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  What Do Our Neighbors Believe?  

CHRISTIANITY Islam | Judaism
What are the important leadership roles in the community?
by Kendra Hotz

The earliest Christian communities gathered to share a meal commemorating the life, death, and resurrection of Jesus (The Lord’s Supper). They read and interpreted accounts of the life of Christ, letters from apostles, and scripture from the Hebrew Bible. They prayed together, took up collections for the poor and widows, and discussed matters of importance in their community. They also proclaimed their faith in Christ to others and received new members into their community through the sacrament of baptism.

Leadership roles within the church emerged in response to these practices, and as the church grew and developed an institutional structure, these leadership roles became increasingly differentiated and specialized. These same basic functions, however, continue to determine the shape of leadership in the Christian church today. That is, leaders in Christian communities live as servants whose function is to assist the church in its worship, ministry, and evangelism.

With very rare exceptions, Christian communities ordain certain individuals to lead the community as clergy. Of all of the practices of the church, two kinds of activities, which are understood to be means of grace, are especially entrusted to the clergy. These means of grace are hearing the word read and proclaimed and receiving the sacraments. The clergy are responsible for planning the weekly worship of the church so that the means of grace are regularly made available to the people.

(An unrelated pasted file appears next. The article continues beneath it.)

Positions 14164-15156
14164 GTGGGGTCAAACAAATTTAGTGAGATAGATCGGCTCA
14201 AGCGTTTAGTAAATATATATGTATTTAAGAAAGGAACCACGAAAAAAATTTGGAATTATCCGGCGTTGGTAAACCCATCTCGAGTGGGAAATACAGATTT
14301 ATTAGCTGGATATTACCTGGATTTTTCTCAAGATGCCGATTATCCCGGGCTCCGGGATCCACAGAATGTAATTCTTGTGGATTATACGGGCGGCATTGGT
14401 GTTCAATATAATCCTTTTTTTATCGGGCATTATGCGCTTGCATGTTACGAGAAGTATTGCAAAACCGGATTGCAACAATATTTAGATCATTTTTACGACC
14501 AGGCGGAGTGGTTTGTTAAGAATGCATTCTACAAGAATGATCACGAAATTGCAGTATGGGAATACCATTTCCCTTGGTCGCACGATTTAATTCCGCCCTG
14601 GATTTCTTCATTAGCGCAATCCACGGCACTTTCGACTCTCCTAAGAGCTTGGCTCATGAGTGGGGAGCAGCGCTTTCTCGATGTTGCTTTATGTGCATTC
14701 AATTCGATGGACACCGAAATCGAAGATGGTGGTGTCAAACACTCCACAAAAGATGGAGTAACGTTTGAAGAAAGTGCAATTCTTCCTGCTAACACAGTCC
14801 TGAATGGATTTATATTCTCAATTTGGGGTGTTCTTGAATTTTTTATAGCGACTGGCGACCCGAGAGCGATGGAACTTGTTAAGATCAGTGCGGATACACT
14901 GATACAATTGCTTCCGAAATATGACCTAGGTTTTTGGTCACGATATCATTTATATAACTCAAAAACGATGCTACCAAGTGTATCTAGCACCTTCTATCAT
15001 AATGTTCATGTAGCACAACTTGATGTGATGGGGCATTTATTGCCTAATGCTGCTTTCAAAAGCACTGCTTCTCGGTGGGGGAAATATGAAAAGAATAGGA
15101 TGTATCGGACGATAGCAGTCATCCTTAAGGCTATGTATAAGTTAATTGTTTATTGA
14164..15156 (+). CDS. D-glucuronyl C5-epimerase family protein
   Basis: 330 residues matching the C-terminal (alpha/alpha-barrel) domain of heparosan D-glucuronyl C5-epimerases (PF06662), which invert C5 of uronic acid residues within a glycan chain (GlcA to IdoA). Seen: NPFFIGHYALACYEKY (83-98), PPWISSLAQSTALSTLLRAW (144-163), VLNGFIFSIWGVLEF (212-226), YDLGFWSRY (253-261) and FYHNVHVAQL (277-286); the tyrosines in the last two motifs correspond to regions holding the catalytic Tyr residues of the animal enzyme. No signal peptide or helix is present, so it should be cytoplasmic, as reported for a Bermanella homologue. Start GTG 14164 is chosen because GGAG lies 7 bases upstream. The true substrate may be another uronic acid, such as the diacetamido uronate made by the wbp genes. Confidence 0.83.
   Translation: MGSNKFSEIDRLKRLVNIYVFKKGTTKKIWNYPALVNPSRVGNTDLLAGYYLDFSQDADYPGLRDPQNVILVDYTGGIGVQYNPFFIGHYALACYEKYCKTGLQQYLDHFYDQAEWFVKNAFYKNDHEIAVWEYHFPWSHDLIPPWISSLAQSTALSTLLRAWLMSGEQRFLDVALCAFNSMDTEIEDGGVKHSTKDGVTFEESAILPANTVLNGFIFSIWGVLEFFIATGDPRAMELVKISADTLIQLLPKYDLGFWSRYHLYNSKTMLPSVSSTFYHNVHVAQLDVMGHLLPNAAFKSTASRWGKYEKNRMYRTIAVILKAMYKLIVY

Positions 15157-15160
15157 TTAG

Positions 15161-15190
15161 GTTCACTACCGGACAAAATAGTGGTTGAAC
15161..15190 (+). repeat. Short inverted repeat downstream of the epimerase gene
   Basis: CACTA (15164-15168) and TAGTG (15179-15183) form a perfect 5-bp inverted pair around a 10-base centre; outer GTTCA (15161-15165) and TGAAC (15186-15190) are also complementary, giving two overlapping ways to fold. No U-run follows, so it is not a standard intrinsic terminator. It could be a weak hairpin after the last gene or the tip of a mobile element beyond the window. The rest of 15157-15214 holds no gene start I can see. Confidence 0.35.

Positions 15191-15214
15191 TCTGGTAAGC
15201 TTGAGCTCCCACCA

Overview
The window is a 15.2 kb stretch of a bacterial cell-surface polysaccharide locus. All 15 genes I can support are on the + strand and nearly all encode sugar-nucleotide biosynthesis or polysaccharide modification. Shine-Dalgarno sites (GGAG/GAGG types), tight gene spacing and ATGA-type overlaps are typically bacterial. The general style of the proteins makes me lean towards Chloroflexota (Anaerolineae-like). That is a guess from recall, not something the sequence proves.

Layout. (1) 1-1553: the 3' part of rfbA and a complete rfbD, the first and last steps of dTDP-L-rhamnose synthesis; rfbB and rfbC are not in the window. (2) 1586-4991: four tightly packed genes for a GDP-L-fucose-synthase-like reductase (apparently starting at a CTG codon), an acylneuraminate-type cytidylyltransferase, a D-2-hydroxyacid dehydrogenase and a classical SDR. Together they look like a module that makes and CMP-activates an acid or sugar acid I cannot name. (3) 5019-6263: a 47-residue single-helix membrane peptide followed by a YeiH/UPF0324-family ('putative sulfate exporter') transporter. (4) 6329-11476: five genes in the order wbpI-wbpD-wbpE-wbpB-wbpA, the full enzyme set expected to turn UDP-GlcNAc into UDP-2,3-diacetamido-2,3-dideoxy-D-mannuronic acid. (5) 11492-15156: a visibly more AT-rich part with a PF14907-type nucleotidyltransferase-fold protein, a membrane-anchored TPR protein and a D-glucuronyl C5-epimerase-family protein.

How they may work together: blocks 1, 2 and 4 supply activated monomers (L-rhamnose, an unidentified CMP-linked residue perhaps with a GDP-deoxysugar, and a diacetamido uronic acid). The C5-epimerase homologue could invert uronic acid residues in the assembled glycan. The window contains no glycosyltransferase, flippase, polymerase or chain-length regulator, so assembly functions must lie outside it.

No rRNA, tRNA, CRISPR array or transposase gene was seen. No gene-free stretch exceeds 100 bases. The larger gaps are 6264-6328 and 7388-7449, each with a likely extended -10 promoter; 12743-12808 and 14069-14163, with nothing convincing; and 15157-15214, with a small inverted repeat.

In worship, clergy offer prayers on behalf of the congregation, deliver sermons that re-tell and interpret the sacred stories of the faith, and administer the sacraments of the Lord’s Supper and Baptism. Clergy also offer pastoral care to members of their congregation and coordinate the other ministries of the church. They usually undertake a specialized program of theological education, requiring both a bachelor’s and a master’s degree, so that they are prepared to lead the community in these ways.

Another important leadership role in the church emerged in the 4th-century after the period of persecution had ended. This was the role of the monk, an individual who remains unmarried and is devoted especially to a life of prayer and contemplation. Monasticism developed into a variety of forms, both solitary and communal, for both men and women (who are sometimes called nuns). Monks usually live according to a “rule,” a set of practices that govern the community. Such a rule might determine how often they gather for prayer, how many hours a day are devoted to work or to rest, when mealtimes will be, what responsibilities various members of the community have, and how the tasks of the community are distributed among its members.

Monastic orders organized themselves around particular ministries: some devoted to ministries with the poor, others to study and education, and yet others to spreading the faith to new places. Traditionally the office of the monk was separate from the office of ordained clergy, but now the two often go together so that it is not uncommon for male monks also to serve as priests.